Statement about Gaza leads to turmoil during meeting Student Council and Executive Board

The consultation meeting between the Student Council and Vice Rector Rob Mudde was briefly adjourned on Wednesday when Student Council member Pravesha Ramsundersingh spoke out about the war Gaza in her personal capacity.

An activist holds a sign in front of his body during the public meeting between the student council and Vice Rector Rob Mudde. (Photo: TUDelft4Palestine)

As in last month’s meeting, the subject ‘conflict in Gaza’ was on the agenda of the monthly meeting between the Student Council and Vice Rector Rob Mudde. Student Council member Pravesha Ramsundersingh (Lijst Bèta) spoke out and read a statement.

“I have kept quiet for a long time and I know that the rest of the Council does not support this, but I want to know what risks TU Delft faces if it breaks ties with Israeli institutions and supports the people who plea for peace and condemn the violence in Gaza.”  read-more-closed

Personal capacity
The other Council members looked at each other questioningly as this was not how they had prepared the point. Upon the request of her Lijst Bèta colleague Sam de Jong to respect the procedure read-more-closed and continue with the statement that had been prepared, Ramsundersingh responded that as an elected and current Student Council member, she had a right to speak.

Before Mudde could respond, Chair Jelle Stap emphasised that Ramsundersingh was speaking in her personal capacity, and did not represent the opinion of the Council.

While Mudde then said that he respected her right to speak, he would rather that she had ‘toned down’ her statement. He said that the Executive Board is not taking a position as it represents the opinions of all students and staff members. “Your opinion is one of them. You may express your opinion, but you cannot expect that I do this for everyone.”

  • The Executive Board published a statement on 22 May calling for a ceasefire.
  • Lijst Bèta also spoke out about the conflict earlier. See here and here.

A brief discussion arose after Ramsundersingh asked why ‘no constructive meetings with the activists’ had as yet taken place. Chair Jelle Stap intervened and adjourned the meeting for two minutes.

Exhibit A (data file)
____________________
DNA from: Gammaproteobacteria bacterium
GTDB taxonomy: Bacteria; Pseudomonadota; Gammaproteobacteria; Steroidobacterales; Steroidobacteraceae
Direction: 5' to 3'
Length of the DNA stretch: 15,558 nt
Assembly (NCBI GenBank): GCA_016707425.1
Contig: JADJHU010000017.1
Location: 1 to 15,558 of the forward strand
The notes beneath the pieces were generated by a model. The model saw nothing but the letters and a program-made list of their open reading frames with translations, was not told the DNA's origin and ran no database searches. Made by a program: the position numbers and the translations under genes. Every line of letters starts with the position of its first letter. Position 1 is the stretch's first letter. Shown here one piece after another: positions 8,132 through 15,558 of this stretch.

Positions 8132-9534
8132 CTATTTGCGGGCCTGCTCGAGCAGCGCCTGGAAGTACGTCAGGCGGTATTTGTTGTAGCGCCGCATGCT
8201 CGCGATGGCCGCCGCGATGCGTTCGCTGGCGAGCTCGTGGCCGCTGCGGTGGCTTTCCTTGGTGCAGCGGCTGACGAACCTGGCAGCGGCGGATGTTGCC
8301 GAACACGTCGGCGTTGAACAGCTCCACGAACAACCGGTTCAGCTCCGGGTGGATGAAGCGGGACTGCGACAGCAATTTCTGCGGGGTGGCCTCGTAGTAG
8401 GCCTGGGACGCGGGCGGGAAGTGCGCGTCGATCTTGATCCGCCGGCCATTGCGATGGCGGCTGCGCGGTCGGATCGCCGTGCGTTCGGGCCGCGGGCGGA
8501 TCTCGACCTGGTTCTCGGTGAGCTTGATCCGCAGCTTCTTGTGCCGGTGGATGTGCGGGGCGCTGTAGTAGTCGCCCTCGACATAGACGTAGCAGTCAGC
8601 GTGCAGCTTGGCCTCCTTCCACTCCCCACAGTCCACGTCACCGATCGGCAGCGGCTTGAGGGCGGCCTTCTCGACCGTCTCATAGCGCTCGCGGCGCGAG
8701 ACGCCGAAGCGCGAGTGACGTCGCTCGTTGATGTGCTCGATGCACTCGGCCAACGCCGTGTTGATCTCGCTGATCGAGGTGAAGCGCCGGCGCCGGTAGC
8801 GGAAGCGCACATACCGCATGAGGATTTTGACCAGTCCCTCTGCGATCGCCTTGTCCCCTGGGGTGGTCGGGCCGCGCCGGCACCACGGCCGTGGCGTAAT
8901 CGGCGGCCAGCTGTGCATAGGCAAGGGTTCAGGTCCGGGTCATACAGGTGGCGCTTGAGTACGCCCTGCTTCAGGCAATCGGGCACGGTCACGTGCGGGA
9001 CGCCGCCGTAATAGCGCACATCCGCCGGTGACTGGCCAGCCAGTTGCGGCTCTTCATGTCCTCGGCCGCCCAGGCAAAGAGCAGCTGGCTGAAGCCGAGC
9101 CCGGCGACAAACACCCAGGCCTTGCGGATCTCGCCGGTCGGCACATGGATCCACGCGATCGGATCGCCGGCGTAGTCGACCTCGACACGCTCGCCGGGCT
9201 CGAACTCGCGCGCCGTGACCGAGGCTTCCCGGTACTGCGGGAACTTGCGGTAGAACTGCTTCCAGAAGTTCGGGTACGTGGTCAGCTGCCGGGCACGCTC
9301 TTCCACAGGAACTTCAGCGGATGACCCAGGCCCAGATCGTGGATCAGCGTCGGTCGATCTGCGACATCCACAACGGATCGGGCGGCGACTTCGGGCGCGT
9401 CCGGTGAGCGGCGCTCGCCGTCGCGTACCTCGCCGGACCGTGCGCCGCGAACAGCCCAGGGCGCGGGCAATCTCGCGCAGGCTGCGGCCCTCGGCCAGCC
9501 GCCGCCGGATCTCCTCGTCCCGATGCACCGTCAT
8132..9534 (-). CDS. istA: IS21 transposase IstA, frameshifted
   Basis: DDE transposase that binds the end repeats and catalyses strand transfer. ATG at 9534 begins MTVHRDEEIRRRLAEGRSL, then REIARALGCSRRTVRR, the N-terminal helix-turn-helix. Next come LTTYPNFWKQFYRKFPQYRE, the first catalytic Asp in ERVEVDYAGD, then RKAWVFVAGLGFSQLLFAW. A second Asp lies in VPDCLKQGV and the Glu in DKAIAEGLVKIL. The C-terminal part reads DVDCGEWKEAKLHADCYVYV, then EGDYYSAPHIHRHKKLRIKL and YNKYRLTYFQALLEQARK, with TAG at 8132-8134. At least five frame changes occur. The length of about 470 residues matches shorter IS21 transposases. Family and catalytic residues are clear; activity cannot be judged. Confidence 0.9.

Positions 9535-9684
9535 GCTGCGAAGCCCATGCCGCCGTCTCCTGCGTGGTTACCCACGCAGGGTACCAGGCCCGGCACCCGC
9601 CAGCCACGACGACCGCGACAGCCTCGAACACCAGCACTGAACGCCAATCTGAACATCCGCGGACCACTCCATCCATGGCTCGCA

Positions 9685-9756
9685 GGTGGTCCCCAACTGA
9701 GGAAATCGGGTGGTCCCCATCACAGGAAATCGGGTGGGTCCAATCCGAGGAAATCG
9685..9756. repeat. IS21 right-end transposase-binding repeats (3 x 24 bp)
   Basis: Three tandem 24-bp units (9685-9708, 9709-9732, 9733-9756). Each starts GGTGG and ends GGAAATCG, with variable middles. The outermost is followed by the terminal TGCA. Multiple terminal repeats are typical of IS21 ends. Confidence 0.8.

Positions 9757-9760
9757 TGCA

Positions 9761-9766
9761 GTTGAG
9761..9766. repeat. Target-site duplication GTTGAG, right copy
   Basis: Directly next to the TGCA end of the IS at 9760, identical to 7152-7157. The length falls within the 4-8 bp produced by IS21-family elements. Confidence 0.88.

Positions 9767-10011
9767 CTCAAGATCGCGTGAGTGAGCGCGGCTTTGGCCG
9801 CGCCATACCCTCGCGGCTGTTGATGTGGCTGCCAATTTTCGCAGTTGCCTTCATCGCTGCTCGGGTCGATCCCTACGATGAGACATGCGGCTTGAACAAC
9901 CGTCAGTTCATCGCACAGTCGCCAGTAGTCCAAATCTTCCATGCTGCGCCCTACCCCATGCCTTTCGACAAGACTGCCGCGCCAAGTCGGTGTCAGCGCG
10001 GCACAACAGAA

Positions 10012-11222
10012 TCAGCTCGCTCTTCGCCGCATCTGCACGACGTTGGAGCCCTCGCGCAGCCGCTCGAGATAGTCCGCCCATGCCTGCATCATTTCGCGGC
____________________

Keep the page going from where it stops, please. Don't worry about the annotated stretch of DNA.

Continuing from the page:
While the Student Council members left the room, Mudde and the other people present remained seated. Including Ramsundersingh. She wrapped a keffiyeh (also called a Palestinian shawl) around her shoulders and after about a minute also went outside.

When the Council members returned, Chair Stap informed that the topic would still be discussed in original form at the end of the meeting. He continued the meeting.

Halfway through the meeting, about 10 pro-Palestinian activists entered the room. And found a spot among the other audience members. Several activists wore keffiyehs or had protest boards that they held clearly visible in front of their bodies.

When the agenda point was again discussed at the end of the meeting, Stap spoke. He asked Mudde a series of questions. He wanted to know what Mudde thought of the recently cleared tented camp on campus. Mudde said that he had ‘little thoughts’ about it. “As far as I can see, it is peaceful. As long as that continues it is fine to a certain extent.”

To the question of whether a solution can be found for the demands of the activists and the position taken by TU Delft, Mudde denied this. “They have a list of demands and there is hardly any room for compromise if their only solution is that we accept each demand.”

Stap wanted to know what TU Delft has done to find common ground. “We have had discussions, although they were more monologues,” Mudde said. He expects that the activists will also have their voices heard during the summer break. “We try to listen to opinions, but there is more than just one opinion. I find it a very difficult situation.”

Finally, Stap asked on whom the costs of damages incurred will be recovered. Mudde informed that the universities will absorb them.

Since the first protests were held on campus, activists have had three official meetings with Mudde. In two of them, Fred Keulen, Dean van de Faculty Mechanical Engineering, was also present. Ena Voûte, Pro Vice Rector of International Affairs joined the last one. Delta was present at all these meetings.

A transcript and editors’ notes do not show that there was a monologue during these conversations.

Conversations between Vice Rector Rob Mudde and pro-Palestinian activists

After the first meeting on 16 May, Michael Parent (an alias), an activist, said that he felt ‘let down’. “I am disappointed. They dropped clear hints that we had to keep it short. Hopefully we can have a real discussion next time.”

But there was no discussion at the next meeting on 22 May. Early in the meeting, Mudde announced that the Executive Board would issue a statement that day and that it sees no benefit in breaking ties with Israeli institutions. One day later, the activists put up a tented camp at the Library.

A third meeting followed on 31 May. The activists were again frustrated when it ended. It appeared that Mudde had not read a document listing the partnerships between TU Delft and ‘various organisations’, companies and universities that the activists say violated human rights. “I do not just click links,” was his explanation. Afterwards, the activists said that they had little faith in Mudde reading the document.”

News editor Marjolein van der Veldt

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